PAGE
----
Between the 13th and 19th centuries, the northern hemisphere was in the grip of a “Little Ice Age”. Temperatures dropped worldwide as summers became cold and wet while winters became colder, long and harsh.
In the Swiss Alps encroaching glaciers destroyed farmlands and villages. Canals and rivers in Great Britain and the Netherlands froze up frequently hampering navigation. Greenland was largely cut off by sea ice for three hundred years. With failing crops, many Norse colonies in Greenland starved to death and disappeared.
While famine and death became common across Europe, people also started taking advantage of the cold weather. Frozen ponds and rivers became impromptu ice skating rinks, and outdoor winter sports became popular pastime activities.
In London, even the mighty River Thames froze. According to historical data, between the 17th and the early 19th centuries, the River Thames froze for nearly two dozen times. During Britain’s worst recorded frost, in the winter of 1683–84, the Thames was completely frozen for two months, with ice up to a foot thick.
For Londoners, the freezing of the river was an event to be celebrated. As soon as the ice was thick enough to bear weight, peddlers would hastily construct tents out of sailcloth and oars to sell everything from souvenirs, to food and drinks, to haircuts. One person even setup a printing press on the ice and published a 124-page book. Activities and entertainment at frost fairs ranged from bull-baiting, horse and coach races, puppet plays, sledging, nine-pin bowling and more. An eyewitness for the 1683–84 frost fair reported revellers roasting a whole ox on top of a roaring fire. Even the Royal family took part in the fairs.
The same eyewitness reported King Charles and the Queen partaking the aforementioned roasted ox.
The frost fair that occurred in the winter of 1683–84 was the most celebrated, and there are many written accounts of the event. The famous English diarist John Evelyn described the fair in extensive details:
Coaches plied from Westminster to the Temple, and from several other staires to and fro, as in the streetes, sliding with skeetes, a bull-baiting, horse and coach races, puppet plays and interludes, cookes, tipling and other lewd places, so that it seemed a bacchanalian triumph or carnival on the water, whilst it was a severe judgement on the land, the trees not onely splitting as if lightning-struck, but men and cattle perishing in divers[e] places, and the very seas so lock’d up with ice, that no vessels could stir out or come in.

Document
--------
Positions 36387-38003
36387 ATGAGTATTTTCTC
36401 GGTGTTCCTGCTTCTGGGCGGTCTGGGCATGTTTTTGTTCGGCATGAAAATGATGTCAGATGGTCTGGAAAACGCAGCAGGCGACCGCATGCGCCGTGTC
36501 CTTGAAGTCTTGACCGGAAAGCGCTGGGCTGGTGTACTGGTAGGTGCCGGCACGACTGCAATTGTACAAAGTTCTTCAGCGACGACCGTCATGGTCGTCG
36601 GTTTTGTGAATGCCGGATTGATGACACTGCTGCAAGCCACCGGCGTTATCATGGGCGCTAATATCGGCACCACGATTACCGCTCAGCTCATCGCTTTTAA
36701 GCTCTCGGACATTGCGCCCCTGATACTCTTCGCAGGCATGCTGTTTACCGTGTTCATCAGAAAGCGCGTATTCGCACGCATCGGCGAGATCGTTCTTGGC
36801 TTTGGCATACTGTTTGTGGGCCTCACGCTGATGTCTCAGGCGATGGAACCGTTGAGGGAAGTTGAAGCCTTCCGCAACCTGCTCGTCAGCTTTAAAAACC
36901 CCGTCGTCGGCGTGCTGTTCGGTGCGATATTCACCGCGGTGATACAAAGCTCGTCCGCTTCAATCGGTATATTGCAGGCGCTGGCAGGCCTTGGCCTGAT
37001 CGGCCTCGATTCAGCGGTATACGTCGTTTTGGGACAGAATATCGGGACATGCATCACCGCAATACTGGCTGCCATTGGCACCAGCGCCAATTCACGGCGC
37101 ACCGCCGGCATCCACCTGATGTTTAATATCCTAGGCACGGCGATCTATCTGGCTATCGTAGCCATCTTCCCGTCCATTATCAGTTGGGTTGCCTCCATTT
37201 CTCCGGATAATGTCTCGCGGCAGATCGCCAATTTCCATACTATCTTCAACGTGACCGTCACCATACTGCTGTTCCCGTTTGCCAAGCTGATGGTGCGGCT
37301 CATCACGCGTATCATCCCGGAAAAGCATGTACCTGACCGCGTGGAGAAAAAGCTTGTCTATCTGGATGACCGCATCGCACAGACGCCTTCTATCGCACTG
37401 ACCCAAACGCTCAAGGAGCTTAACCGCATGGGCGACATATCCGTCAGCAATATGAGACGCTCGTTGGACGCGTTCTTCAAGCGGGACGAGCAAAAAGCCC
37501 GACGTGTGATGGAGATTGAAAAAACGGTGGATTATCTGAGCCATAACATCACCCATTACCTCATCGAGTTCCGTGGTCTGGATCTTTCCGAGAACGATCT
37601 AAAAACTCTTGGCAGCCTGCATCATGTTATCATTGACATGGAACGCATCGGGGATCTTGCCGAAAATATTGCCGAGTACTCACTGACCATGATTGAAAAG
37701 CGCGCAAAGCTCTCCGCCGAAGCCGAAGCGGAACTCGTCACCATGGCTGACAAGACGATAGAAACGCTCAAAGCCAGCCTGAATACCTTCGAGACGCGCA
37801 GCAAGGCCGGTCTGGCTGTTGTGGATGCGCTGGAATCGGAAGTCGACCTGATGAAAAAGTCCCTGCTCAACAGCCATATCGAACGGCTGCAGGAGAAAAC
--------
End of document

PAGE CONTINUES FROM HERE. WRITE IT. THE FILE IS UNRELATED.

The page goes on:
The frost fairs on River Thames were often brief, lasting not more than a couple of days. For some reason the fairs were usually held during the last leg of winter before the ice began to thaw. During the fair of 1739, a whole swathe of ice gave away and swallowed up tents and people. In January 1789, the ice melted too fast and dragged a ship which was anchored to a riverside public house, pulling the building down and causing five people to be crushed to death.
By the 1800’s the climate started to warm and the severity of the winters waned. The Thames no longer froze enough for fairs to be held. The last frost fair took place in 1814, and thousands of people turned up to see a full-grown elephant walk across the frozen river.
The demolition of the old London Bridge in 1831 and construction of a new one also contributed to the ice-free Thames. The medieval London Bridge and its piers were spaced quite close together and during winter pieces of ice would get lodged against the piers, effectively damming up the river and making it easier to freeze. Once Thames’s new embankment was ready, the river began to flow more freely and the days of the frozen Thames were consigned to history.
Most souvenirs sold at the fairs were just regular trinkets and toys labeled “bought on the Thames” and sold at double or treble the original price. This piece of gingerbread was bought on the Thames.
The frost fair of 1684.
The Frost Fair of 1683.